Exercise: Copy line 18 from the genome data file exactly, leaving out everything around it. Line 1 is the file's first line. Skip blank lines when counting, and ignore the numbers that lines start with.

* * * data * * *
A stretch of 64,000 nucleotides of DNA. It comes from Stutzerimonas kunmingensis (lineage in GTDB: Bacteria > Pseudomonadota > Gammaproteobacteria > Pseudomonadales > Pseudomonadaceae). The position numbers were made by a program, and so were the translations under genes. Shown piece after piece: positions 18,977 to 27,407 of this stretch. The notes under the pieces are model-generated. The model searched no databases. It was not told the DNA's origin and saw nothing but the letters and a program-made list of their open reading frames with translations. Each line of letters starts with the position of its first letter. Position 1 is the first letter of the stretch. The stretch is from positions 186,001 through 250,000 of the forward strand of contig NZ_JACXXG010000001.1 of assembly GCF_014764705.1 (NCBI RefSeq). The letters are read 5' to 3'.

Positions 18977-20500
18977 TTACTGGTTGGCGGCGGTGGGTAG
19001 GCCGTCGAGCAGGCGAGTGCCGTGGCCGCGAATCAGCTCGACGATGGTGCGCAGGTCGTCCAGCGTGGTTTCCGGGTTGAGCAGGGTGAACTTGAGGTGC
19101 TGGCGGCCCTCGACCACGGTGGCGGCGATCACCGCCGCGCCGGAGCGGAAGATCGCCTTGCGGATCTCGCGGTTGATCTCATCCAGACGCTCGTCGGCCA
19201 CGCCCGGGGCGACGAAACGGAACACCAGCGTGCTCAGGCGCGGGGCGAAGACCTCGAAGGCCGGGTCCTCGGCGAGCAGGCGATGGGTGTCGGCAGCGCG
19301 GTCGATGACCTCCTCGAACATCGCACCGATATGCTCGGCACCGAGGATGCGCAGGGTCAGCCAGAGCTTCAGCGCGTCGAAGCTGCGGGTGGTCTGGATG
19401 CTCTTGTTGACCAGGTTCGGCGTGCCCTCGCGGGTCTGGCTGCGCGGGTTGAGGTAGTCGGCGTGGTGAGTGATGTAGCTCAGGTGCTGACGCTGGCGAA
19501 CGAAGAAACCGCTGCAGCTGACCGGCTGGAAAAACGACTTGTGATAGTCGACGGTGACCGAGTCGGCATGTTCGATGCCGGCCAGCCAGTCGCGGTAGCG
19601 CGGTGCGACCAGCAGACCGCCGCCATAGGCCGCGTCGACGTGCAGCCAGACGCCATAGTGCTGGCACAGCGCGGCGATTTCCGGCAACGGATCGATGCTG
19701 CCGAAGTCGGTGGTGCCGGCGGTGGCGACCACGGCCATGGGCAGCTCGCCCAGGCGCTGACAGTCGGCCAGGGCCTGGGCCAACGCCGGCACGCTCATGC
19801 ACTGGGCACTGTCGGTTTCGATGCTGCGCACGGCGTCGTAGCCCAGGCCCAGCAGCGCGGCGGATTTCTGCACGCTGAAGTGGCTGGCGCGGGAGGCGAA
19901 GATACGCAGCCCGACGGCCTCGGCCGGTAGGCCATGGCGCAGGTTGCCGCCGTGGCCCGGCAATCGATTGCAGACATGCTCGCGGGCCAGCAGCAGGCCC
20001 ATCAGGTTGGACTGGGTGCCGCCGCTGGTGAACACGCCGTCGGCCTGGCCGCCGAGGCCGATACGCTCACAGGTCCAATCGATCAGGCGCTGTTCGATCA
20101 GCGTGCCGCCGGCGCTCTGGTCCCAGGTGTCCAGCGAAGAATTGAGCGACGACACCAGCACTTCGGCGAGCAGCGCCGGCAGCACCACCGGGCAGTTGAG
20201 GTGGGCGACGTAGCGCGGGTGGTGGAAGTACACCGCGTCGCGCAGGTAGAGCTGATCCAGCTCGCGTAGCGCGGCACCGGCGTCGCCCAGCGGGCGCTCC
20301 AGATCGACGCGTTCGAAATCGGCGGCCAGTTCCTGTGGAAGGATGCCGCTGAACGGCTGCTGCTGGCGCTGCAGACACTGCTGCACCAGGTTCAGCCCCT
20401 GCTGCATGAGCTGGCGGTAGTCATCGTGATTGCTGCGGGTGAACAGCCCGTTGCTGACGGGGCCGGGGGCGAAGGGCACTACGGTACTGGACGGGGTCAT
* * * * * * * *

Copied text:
20401 GCTGCATGAGCTGGCGGTAGTCATCGTGATTGCTGCGGGTGAACAGCCCGTTGCTGACGGGGCCGGGGGCGAAGGGCACTACGGTACTGGACGGGGTCAT